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Surveillance Societies

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Surveillance Societies


Nowadays, the society is surveillance so it is inadequate converse about surveillance in the future tense. Mostly in all developed countries, daily life of people is closely watched with surveillance encounters almost 24/7. Some encounters are stick out so much that people did not feel that they are under observation. For instance, CCTV (Closed Circuit Television) cameras are continuously watching us such as getting ticket information that becomes part of life. People is watched and observed in public such as governmental, immigration and customs; and private such as frequent flyer clubs and shopping malls (Norris, pp.1999, 22-250).

The literal meaning of surveillance is to "watch over" that is very common in today's life. Surveillance depends on the information and communication technologies (ICTs). The societies of Surveillance are very persistent in organizational watching of many kinds. It is difficult to keep surveillance alone, thus fast moving technologies with government and industrialist mutually identified new modes of surveillance. Information and communication technologies (ICTs) increased the control, reach and power of the surveillance systems.

Social scientist identifies the emerging trend of recent change, and that is surveillance society. It was argued that one component of information societies is surveillance that Western countries are becoming (Flaherty, 1989, pp. 1-10). In 2004, Richard Thomas, the British Information Commissioner, notified the initiative of introducing a national identity card as the step towards surveillance society. The people are making credit reporting as people make payments with credit card, and their transactions are monitored. Other ways of surveillance are GPS (Global Positioning Satellites), mobile tracking devices.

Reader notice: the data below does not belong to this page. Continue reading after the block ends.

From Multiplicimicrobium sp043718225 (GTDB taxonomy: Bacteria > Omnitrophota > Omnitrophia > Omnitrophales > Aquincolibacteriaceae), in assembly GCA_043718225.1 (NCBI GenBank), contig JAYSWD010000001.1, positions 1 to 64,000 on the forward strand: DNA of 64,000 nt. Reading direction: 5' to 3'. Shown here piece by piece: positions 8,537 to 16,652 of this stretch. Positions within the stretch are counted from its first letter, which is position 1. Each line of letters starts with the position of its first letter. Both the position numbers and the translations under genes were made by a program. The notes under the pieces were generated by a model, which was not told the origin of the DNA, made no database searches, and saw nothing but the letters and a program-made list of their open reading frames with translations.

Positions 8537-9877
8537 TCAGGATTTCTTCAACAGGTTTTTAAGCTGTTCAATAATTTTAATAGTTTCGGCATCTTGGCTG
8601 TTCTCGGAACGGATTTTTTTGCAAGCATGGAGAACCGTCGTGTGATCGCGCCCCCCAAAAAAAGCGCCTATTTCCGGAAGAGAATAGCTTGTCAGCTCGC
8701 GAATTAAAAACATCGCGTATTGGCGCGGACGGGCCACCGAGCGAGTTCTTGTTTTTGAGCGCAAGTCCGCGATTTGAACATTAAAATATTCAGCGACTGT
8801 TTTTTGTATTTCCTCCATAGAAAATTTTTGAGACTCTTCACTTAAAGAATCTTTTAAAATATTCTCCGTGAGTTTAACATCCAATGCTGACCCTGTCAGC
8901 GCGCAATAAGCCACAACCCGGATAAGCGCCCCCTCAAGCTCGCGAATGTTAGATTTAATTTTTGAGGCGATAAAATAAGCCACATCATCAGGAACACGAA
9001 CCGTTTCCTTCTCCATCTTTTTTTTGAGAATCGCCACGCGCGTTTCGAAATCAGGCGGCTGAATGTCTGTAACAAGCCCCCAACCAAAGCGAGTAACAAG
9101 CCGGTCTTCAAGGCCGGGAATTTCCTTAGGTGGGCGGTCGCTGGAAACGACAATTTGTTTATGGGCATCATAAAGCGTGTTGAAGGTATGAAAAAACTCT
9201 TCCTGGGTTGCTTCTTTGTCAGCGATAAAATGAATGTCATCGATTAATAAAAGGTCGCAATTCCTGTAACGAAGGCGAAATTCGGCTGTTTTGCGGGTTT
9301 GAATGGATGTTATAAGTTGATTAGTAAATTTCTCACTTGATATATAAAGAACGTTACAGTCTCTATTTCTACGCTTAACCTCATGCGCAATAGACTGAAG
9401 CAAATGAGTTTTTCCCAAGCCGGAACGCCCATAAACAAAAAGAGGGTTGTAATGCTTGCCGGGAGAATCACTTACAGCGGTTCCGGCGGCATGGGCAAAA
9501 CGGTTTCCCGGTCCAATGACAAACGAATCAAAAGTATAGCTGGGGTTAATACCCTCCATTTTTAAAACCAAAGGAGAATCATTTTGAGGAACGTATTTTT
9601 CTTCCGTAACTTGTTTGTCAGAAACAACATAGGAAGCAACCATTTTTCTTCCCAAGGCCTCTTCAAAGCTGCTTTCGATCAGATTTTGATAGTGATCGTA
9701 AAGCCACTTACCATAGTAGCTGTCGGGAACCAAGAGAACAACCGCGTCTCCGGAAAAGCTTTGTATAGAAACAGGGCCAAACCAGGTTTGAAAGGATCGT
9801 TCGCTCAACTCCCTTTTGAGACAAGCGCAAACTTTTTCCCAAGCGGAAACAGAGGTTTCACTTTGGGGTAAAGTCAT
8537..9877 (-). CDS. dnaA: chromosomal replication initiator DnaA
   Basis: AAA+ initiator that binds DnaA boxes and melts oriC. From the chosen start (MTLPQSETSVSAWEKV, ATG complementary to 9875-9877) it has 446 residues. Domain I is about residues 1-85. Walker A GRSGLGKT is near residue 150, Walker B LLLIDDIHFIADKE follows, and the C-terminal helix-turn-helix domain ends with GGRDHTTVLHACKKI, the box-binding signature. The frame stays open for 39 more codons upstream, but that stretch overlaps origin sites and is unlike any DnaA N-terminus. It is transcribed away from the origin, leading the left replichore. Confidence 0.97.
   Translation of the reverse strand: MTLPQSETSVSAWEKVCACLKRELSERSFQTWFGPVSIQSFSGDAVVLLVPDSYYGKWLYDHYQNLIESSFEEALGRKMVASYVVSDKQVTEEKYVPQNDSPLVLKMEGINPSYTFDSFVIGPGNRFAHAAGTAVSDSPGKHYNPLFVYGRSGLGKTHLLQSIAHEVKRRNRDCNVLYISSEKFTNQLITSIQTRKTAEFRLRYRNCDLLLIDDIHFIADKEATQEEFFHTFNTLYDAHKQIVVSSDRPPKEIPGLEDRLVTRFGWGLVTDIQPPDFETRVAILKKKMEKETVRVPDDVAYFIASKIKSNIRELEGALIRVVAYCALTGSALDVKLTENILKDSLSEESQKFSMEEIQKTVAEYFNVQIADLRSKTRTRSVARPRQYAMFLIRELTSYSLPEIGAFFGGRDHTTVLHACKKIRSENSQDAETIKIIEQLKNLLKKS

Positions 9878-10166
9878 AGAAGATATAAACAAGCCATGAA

The idea of surveillance comes from the first wave of organizations transformation towards computerization, in the 1970s. In 1984, from the novel of George Orwell the figure of speech was "Big Brother". Afterwards, many studies used the term of "Big Brother" in the context of surveillance society. Marx (1985, pp. 21-26) referred the term of Big Brother to computerized surveillance society; later on, Gandy (1989, p. 3) invoked this term for bureaucratic social control. By saying that he meant to surveillance societies people do not posses any privacy as well as control over their lives, and people's lives will be controlled by Big Brothers.

The drastic changes like computerization, globalization, networking, and relationship management has taken place are because of technology, so going back to social science is beneficial because the fundamental principles still stand. The surveillance societies are so effective. The ways of keeping records, gather information, limited right of access to certain persons, in the process of surveillance is questionable. Surveillance societies represent the world of bureaucratic organization that is effective but soulless, as well as like iron cage. As a result, ordinary people would think that they are fence in an unfriendly and inhuman system. Surveillance societies also lead the system to cruel autocrat like Big Brother (Parker, 2001, pp. 12-310).

Foucault (1979, pp. 201-202) criticize the surveillance societies by arguing that it results in bad psychological and mental affect on people. Surveillance prominent ...
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